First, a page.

## Selection, Revisited.

February 2, 2016

When we think of searching, we generally think of searching a value in a sorted collection of some sort. For a simple array, this implies the array is sorted and that we use binary search or a variant. But what if we want to search by rank? In a sorted array, that’s not very hard: the $k$th item is in slot $k$. But what if the array is not sorted?

## LaTeXify C/C++ code snippets

January 26, 2016

So I’m still writing lecture notes. This time, I need to include kind of larger pieces of C or C++ code, and $\LaTeX$ environments do not really help me a lot. Some are better than others, but you still have to escape and fancify text yourself. This is laborious and error-prone, and is an obvious target for automation. A script of some sort. The task isn’t overly complicated: highlight keywords, and escape symbols like { } _ and & that make $\LaTeX$ unhappy. This looks like a job for
sed.

## Interpolation Search

January 19, 2016

We all know about binary search. It’s been with us such a long time. Knuth thinks it’s first appearance in print is in the Moore School Lectures, in 1946. The technique search for an item in a list by halving, iteratively, the searched portion. Its complexity is $O(\log n)$ for a list of $n$ values, making it a very efficient algorithm for searching.

One may even be tempted to think that it’s in fact optimal, that we can’t do significantly better. Is that so?

## Search all your Bibtex files

January 12, 2016

When I write papers or other things, I tend to create separate bib files, so that I don’t end with a giant unsearchable and unmaintainable blob. Moreover, topics tend to be transient, and the bibliography may or mayn’t be interesting in a few year’s time, so, if unused, it can safely sleep in a directory with the paper it’s attached to.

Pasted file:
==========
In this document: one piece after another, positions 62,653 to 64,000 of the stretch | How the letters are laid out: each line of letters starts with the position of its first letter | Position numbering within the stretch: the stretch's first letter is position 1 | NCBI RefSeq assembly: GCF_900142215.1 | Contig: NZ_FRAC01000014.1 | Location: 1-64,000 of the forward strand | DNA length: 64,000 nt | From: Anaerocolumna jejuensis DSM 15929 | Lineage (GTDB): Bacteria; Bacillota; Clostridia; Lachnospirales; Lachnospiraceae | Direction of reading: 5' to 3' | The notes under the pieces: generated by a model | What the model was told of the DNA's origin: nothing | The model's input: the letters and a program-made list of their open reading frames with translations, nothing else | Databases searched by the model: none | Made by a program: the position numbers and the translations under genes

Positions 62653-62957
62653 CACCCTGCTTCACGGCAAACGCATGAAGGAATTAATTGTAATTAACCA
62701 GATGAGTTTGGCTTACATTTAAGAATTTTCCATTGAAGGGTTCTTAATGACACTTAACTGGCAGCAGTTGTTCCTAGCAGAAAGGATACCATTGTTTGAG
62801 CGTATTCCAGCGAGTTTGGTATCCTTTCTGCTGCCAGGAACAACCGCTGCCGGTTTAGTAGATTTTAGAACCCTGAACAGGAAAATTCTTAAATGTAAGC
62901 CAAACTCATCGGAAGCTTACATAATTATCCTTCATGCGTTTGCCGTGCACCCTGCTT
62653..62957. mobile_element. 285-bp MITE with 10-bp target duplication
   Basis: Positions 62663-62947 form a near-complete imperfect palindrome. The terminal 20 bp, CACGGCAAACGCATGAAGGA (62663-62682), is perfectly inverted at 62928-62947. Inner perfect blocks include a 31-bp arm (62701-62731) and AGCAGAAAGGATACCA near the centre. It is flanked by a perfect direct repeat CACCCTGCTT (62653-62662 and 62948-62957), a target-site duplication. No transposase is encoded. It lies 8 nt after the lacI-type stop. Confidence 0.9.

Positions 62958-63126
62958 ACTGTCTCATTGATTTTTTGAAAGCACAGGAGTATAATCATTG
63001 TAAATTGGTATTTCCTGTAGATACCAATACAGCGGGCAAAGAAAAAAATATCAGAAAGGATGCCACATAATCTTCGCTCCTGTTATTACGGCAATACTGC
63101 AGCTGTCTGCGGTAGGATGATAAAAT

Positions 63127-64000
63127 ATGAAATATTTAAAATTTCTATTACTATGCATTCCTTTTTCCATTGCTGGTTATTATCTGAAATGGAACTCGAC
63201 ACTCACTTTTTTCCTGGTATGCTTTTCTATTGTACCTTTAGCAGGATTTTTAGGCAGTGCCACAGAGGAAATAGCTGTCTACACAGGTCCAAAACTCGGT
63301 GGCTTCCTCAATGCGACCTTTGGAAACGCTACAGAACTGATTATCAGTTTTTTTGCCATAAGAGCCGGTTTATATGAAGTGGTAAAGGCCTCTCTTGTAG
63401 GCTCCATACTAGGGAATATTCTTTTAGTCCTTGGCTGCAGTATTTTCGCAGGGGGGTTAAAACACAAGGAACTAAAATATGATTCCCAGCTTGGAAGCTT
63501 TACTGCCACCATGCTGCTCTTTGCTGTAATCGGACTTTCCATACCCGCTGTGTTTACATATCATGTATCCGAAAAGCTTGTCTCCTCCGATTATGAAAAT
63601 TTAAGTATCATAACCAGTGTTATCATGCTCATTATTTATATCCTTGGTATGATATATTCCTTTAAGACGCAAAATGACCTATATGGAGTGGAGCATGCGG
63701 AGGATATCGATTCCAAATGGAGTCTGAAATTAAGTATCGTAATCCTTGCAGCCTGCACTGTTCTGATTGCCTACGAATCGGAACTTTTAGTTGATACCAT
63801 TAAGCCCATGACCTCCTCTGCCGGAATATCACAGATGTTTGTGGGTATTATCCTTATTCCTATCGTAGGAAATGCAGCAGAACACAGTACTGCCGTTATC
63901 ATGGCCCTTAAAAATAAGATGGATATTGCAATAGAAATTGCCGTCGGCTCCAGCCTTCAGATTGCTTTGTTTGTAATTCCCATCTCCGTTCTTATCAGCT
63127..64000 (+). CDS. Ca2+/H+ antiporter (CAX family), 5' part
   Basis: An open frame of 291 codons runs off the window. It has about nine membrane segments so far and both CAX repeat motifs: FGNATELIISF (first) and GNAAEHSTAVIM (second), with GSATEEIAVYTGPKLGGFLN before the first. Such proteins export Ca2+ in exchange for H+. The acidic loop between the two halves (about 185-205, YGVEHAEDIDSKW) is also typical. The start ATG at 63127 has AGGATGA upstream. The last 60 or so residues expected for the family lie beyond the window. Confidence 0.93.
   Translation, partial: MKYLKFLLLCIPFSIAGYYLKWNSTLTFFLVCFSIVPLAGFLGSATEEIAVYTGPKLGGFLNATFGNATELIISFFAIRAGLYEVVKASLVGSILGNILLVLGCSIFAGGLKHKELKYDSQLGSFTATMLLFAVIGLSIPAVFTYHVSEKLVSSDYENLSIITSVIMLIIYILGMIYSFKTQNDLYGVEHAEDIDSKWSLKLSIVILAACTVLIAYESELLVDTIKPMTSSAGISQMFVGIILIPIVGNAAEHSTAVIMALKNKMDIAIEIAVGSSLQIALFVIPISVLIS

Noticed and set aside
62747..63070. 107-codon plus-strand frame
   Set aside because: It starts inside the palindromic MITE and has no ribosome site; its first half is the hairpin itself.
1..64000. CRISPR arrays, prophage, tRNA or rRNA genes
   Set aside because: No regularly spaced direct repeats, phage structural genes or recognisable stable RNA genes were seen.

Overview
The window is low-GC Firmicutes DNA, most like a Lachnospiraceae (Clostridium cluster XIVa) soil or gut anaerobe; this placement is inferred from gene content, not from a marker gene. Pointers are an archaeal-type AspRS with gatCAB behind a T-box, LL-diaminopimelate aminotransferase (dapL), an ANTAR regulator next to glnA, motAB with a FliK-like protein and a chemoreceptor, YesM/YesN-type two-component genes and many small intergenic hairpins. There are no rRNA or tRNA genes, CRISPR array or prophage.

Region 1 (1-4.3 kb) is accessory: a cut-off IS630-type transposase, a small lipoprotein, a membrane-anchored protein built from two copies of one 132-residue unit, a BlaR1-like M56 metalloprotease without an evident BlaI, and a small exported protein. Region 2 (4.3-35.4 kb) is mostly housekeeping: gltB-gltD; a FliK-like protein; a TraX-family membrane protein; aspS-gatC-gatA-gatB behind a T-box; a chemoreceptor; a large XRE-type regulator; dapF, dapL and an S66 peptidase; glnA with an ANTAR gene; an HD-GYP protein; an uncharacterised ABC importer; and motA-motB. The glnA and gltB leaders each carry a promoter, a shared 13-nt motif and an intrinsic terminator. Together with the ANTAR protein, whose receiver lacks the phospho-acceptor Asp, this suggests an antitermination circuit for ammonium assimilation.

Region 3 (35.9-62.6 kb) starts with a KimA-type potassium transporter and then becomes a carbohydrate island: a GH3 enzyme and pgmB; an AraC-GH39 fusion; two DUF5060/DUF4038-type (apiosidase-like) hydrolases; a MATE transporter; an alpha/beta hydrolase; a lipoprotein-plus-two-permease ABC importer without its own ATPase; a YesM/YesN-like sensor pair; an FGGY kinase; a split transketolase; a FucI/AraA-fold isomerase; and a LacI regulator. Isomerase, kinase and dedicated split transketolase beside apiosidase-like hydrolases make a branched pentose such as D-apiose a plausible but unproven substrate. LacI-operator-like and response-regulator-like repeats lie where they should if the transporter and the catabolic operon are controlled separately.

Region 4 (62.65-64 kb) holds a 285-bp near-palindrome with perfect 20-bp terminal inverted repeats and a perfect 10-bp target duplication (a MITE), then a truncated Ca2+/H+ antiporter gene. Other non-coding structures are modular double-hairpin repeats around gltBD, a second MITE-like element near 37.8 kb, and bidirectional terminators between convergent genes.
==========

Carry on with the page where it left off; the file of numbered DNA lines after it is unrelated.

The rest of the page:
But once in a while, I need one of those old references, and since they’re scatted just about everywhere… it may take a while to find them back. Unless you have a script. Scripts are nice.

January 5, 2016

Let’s make a detour through low-level programming this week. Let’s talk about bit-fields and some of their quirks.

## the Dutch Flag Problem

December 29, 2015

While preparing my lecture notes on sorting, I rediscovered the Dutch flag problem proposed by Edsger W. Dijkstra quite a while ago. This problem is relevant in the context of sorting, especially for variants of Quicksort, where you want to create not two but three partitions.

Like many problems, the Dutch flag problem has a very simple statement. Say you have an array with three types of value, how can you arrange them so that all the items of the first type is at the beginning of the array, the items of the third at the end (and, of course, leaving the second type between the two)?

## OB Sqrt

December 22, 2015

I have discussed the problem of efficient square root calculation quite a few times. And yet, while reading Rudman’s The Babylonian Theorem, I found yet another square root algorithm. The Old Babylonian square root algorithm. Let’s have a look on how it works.